Abstr:2D Boundary layers with pressure gradients (B)
Underlying Flow Regime 3-18
The underlying flow regime chosen here is the 2D boundary layer in an adverse pressure gradient. Reliable predictions of the point of separation, reattachment if any, and boundary layer recovery downstream of reattachment are desirable, as these phenomena occur in many industrial sectors, for example transportation and power generation. External separating flows influence lift and drag which in turn affect vehicle handling and fuel consumption. Internal flow separation in expanding ducts create nonuniformities degrade the life of component parts such as catalizers and filters.
Studies of such flows are widely reported in the literature, and are used to rate the performance of turbulence models, and indeed to callibrate them. A traditional view is that the combination of turbulence model and near-wall treatment are critical to correct prediction, and should together account for effects of turbulence non-isotropy and boundary layer pressure gradients. Varying level of success therefore are demonstrated throught the use of wall-function of low-Reynolds number near-wall treatments, linear and non-linear eddy-viscosity models or Reynolds stress closures, and laterly of Large Eddy Simulation.
The case on which we focus here is the flow through a 2D plane diffuser, which was chosen as Test Case 8.2 at the 8th ERCOFTAC/IAHR/COST Workshop on Refined Turbulence Modelling 1999. Experiments have been performed by Obi, Aoki and Madsuda and Buice and Eaton. The Workshop documents the utilisation of a wide variety of turbulence models and near-wall treatments, and reports on conciensious sensitivities into grid and boundary conditions dependency, and all of which adopt higher order discretisation practices. Later studies are also published, the most notable of which are on the V2F turbulence model and Large Eddy Simulation.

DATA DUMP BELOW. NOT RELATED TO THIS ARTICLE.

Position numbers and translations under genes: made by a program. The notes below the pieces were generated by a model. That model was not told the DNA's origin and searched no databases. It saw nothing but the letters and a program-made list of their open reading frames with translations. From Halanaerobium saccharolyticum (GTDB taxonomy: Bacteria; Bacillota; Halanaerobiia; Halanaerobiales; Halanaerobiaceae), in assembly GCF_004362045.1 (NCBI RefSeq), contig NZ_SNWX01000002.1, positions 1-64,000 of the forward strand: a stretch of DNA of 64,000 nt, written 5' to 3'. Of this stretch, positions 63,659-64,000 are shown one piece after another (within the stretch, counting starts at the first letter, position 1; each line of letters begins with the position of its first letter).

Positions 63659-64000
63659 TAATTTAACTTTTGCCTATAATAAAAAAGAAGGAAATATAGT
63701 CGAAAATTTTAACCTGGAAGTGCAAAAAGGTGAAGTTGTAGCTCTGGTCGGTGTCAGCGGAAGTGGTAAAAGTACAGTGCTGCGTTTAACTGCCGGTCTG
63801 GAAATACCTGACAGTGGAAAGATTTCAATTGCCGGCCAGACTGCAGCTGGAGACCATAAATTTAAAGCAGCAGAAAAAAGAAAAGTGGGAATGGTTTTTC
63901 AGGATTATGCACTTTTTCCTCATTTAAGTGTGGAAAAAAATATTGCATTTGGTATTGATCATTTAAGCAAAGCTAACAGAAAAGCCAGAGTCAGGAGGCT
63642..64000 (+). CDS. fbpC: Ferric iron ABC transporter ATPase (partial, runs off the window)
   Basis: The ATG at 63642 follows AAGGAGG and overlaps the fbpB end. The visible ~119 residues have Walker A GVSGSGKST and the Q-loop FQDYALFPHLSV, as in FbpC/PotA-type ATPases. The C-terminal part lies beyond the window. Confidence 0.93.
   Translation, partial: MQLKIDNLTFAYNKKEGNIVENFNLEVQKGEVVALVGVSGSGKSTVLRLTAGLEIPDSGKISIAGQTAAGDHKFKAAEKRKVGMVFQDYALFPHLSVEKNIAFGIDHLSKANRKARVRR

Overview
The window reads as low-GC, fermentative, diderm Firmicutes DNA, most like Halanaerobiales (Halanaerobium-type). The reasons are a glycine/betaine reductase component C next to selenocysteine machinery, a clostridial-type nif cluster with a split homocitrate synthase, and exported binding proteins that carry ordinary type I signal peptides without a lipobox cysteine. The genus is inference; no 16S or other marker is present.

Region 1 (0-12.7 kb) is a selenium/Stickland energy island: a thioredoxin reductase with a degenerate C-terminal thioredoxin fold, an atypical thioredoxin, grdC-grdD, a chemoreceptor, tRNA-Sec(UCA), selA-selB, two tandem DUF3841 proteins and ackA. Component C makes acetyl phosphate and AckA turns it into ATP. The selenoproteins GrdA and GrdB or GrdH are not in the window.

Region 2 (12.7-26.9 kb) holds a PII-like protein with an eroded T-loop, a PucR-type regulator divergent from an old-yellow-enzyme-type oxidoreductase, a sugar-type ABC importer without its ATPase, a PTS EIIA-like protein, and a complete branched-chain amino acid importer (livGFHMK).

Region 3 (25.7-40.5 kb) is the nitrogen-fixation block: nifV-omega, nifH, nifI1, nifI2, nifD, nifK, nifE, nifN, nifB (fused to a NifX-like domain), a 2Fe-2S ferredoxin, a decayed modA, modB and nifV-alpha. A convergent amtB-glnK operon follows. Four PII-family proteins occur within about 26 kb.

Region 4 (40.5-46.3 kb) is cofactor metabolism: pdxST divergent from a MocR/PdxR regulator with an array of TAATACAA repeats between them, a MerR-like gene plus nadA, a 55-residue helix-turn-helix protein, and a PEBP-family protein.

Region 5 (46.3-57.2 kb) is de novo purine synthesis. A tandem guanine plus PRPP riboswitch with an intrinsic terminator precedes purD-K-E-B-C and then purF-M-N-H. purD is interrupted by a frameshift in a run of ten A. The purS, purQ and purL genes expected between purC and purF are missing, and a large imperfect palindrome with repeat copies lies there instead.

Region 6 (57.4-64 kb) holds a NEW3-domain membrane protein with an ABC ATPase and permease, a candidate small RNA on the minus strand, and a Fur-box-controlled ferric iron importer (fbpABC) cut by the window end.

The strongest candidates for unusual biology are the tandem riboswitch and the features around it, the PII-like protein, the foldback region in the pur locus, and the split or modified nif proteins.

2D boundary layers in adverse pressure gradients, that is where the boundary layer experiences the static pressure increasing in the flow direction, undergo a rapidly increasing momentum deficit in the wall-adjacent layer often characterised by an inflection in the velocity profile. The retarded flow eventually reverses.
At low Reynolds numbers, the pre-separated boundary layer may be laminar, in which case separation may cause a transition to turbulence, possibly inducing reattachment thereby resulting in the so-called laminar separation bubble. This phenomenon is recognised to be very difficult to model. Fortunately, most industrial flows of interest occur at higher Reynolds numbers, where the pre-separated boundary layer is already turbulent, and offers a greater resistance to separation due to higher wall adjacent shear stresses. The modelling does not have to account for the added complication of transition effects.
In confined flows, the boundary layer eventually reattaches. Meanwhile, the separated flow can experience strong curvature effects, secondary, tertiary and unsteady motions. After reattachment, the boundary layer experiences a pressure recovery characterised by an increase in the wall shear stress, and reduction of the wall-normal pressure gradient.
The case chosen here, insofar as it exhibits separation, reattachment and boundary layer recovery, is of relevance to a number of the stated QNET-CFD Application Challenges, particularly in the Thematic Areas of External Aerodynamics (1-02, 1-03, 1-08, 1-09 involving aerofoils and wings) and Turbomachinery Internal Flow (6-02, 6-03, 6-04, 6-05, 6-06, 6-08, 6-09 and 6-10 involving low and high speed axial and centrigugal compressors and turbines).
Contributors: Fred Mendonca - Computational Dynamics Ltd